i think the point is that just because your explanation might be true, it doesn't mean that it grants permission to generalize like you did in the initial post. It perhaps explains why people surveyed are seeing it that way, if that's what you were getting at, but it doesn't mean it's an acceptable line of thought. Statistically speaking, they are a lot more likely to know more Christians than they do Atheists.. so for them to say that one vociferous Atheist equals "many atheists" is somehow accurate while one vociferous Christian apparently doesn't equal "many Christians" isn't a very satisfying conclusion.
    again, this is already done in the posts. i'm saying what is, not what should
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  3. #123
    insert random title here Randomnity's Avatar
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    Quote Originally Posted by stringstheory View Post
    i think the point is that just because your explanation might be true, it doesn't mean that it grants permission to generalize like you did in the initial post. It perhaps explains why people surveyed are seeing it that way, if that's what you were getting at, but it doesn't mean it's an acceptable line of thought.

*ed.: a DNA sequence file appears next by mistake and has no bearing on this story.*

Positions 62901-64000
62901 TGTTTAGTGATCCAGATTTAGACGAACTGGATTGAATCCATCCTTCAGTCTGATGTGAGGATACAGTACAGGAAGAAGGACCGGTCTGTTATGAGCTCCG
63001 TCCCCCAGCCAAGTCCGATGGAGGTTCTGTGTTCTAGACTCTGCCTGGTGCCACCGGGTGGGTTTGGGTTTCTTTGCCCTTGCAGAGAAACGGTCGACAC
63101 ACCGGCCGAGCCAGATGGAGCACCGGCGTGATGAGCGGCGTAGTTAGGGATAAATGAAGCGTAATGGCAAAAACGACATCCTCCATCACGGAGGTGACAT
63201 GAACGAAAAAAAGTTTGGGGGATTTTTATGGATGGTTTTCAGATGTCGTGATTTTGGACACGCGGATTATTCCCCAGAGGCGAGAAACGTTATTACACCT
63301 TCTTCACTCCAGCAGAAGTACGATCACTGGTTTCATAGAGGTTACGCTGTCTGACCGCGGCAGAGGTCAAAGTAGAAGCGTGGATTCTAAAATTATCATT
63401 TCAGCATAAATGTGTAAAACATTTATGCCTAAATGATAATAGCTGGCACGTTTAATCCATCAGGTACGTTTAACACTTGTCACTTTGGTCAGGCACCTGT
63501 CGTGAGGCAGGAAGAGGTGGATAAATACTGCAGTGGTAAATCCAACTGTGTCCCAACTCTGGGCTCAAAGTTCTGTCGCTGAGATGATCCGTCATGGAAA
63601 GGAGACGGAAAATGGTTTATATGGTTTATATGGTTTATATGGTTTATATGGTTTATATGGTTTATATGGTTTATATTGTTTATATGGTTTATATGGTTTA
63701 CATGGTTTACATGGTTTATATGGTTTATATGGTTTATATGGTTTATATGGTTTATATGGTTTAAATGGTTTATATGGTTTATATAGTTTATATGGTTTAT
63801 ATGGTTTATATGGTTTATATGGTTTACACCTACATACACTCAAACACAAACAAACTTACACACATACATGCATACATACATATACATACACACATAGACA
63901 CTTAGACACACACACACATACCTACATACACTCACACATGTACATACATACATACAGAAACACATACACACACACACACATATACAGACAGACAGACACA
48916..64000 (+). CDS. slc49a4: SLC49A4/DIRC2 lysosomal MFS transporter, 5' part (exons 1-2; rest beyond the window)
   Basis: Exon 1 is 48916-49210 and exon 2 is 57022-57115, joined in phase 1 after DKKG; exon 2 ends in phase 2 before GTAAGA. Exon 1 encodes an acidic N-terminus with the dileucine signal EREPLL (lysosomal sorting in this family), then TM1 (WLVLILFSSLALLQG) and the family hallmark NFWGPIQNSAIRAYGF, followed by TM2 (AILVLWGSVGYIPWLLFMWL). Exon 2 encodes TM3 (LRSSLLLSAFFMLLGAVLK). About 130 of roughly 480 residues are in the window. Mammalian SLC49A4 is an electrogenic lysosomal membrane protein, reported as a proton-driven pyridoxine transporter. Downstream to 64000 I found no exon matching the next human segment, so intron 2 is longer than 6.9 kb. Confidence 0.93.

YES.

    My personal experience is that there are Christians who are a LOT more vocal about their beliefs than atheists. For example, you don't see atheists picketing whatever the equivalent of an abortion clinic would be - or hell, picketing just about everything, it seems, in the case of phelps.

    So while I understand that others have different (also valid) experiences, I don't think the overall experience can be accurately generalized to "atheists are more vocal" as was done earlier in this thread.
    -end of thread-

  4. #124
    Senior Member ZPowers's Avatar
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    Quote Originally Posted by Take Five View Post
    I've given my explanation of why that's the case in an earlier post here. It's a couple pages back.
    Ah, my mistake. Long thread.
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  5. #125
    THIS bitch stringstheory's Avatar
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    Quote Originally Posted by Take Five View Post
    again, this is already done in the posts. i'm saying what is, not what should